This weekend my group is starting a new campaign.

This weekend my group is starting a new campaign.

This weekend my group is starting a new campaign. It’ my turn to DM and I’ve convinced the players to jump into #DungeonWorld .

I’m going to start in media res and have a few ideas of where the next few adventures could go… but I still want to give the players the option to choose what the game will be like.

My plan is to show them these three images I got from googling concept art. Each one represents a different front. I’m adding some notes to each image.

13 thoughts on “This weekend my group is starting a new campaign.”

  1. A few of them have played a few one-off sessions. IMHO, there’s a few who will take to the system’s emphasis on narrative, but others who will miss the crunchy combat of D&D.

  2. Stefan Grambart , I’m looking to introduce DW to my group as soon as we’re done with the current DnD 4e adventure is finished. That’s probably 2 to 3 months from now, so I’ve got some time.

    I’m new to DnD 4e, myself, so I was wondering if you could define ‘crunchy’ for me. Knowing this might give me some insight on how to ease the transition.

  3. Hey Shaun Johnson, by crunchy I’m referring to the strategies involved in D&D 4e; the flanking and pushing, even the combinations of various feats and actions… it makes for much more tactical game (sometimes more like Warhammer really).

    DW doesn’t really allow for that kind of gameplay – or at least not to the satisfaction of players who like to build characters for very specific combat effects etc. Its more of a narrative flow than a tactical one.

  4. That’s more or less what I figured you meant. I think that maybe plenty of maps, – while still leaving some blanks, of course! – especially combat maps will be most helpful in easing them into DW

  5. I’m starting up soon too, also with a group that’s mainly used to 4e combat mechanics.  I think the thing to focus on if you feel you need to “sell” them on it, is that DW allows for a much more free-flowing interaction with the environment than 4e does.  Using nearby objects as weapons, making use of the environment, and team tactics can be MORE common in DW, if the group has that inclination, and the encounters are set up in such a way that lends itself to those sorts of tactics.  Kicking one goblin into another, cutting down a chandelier or grabbing a burning chunk of banquet table to use as a shield all come a lot easier if you don’t have half a dozen skill checks and move-minor-standard limitations to worry about.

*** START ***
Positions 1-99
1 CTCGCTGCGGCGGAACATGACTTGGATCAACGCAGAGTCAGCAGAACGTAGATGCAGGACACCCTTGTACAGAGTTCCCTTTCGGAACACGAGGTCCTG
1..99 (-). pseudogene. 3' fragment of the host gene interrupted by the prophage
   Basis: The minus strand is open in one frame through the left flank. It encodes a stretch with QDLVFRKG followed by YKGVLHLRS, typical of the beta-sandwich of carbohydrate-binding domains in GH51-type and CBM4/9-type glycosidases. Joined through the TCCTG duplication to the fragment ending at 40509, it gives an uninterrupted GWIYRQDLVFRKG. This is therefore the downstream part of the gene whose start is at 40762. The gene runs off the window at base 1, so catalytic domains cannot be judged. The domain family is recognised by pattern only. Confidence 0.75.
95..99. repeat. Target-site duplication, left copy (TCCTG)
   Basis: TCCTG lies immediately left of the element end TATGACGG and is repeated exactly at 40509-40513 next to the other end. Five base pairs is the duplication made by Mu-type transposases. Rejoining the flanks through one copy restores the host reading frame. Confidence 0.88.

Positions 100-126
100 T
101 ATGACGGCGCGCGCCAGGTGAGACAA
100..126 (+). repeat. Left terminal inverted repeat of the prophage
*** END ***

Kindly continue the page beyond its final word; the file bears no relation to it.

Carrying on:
6. Added a 4th option for them… Gladiators! I think this is enough options for my players to pick something that appeals to them.

    That’s a good idea, Scott McCafferty. They won’t get the pleasure of crafting that “perfect” character build, but getting them to focus on interesting uses of the environment sounds like fun!

  7. Before chargen I told the players I was going to show them 4 images. They should silently take a look and then we’d go back to the first and discuss them one-by-one.

    After viewing all four, I skipped back to the first and asked “so what’s this scene about?” I let them talk and discuss it amongst themselves, taking notes the whole time. This was repeated for the others as well.

    Afterwards I asked them to pick one as a starting point for the adventure, but they had a hard time choosing. So I made sure to use key themes the discussed in all of the images.

    Here’s the notes I took:

    Image #1

    Elven ruins, uninhabited, mysterious, magical discovery, exploration, ancient, historical, sorrow, fallen.

    Image #2

    “Court of Assassins”, dark empire, put to task, plots and treachery, the undercity, cyberpunk/steampunk, an arcane evil, return in failure, throne, assassin-king – or statue? Undead, glowing eyes – vampire? Clandestine machinations, dark urban

    Image #3

    War campaign, “Cult of the Dragon”, artificial recreation of a dragon? Investigation, conquest, Order, espionage – a spying cat? A divide of some kind. Inquisition, templars. Religious war. Planning.

    Image #4

    Gladiators in a desert world. Dark Sun, ritual “trail by combat” justice. Civil war decided in the arena? An adaptive people. Fallen Kingdom, or slipping into ruination. hard times. scarce resources. Beyond Thunderdome. spectacle and distraction.

    In the end, they chose to go with #3. We determined that the gods of this world were at war. The skies were filled with shadowy giants duking it out while thunder and lighting clashed both day and night.

    They created characters based on that image and came together as a less-than-scrupulous religious order travelling to the city of Dragonscar to meet with representatives of other religions. The aim was to try and keep the peace between the mortals until the gods had finished their holy war.

    We started bringing in ideas from the other images; The PCs were travelling from their lands in the north (image #4), where the theocracy hold gladiator matches to determine justice.

    For almost seven centuries the undead have hidden behind the walls of their own city – Sangora (image #2). They worship a nameless god and have charged a few of the players (in secret) with the task of routing out heretics in Dragonscar.

    I’ve got three fronts going in the campaign: The hidden elemental lords and their druidic follower who wish to overthrow the gods, the Court of the Undying in Sangora who wish to improve the position of their nameless god, and Morath, the god of opportunities who seeks to do the same.

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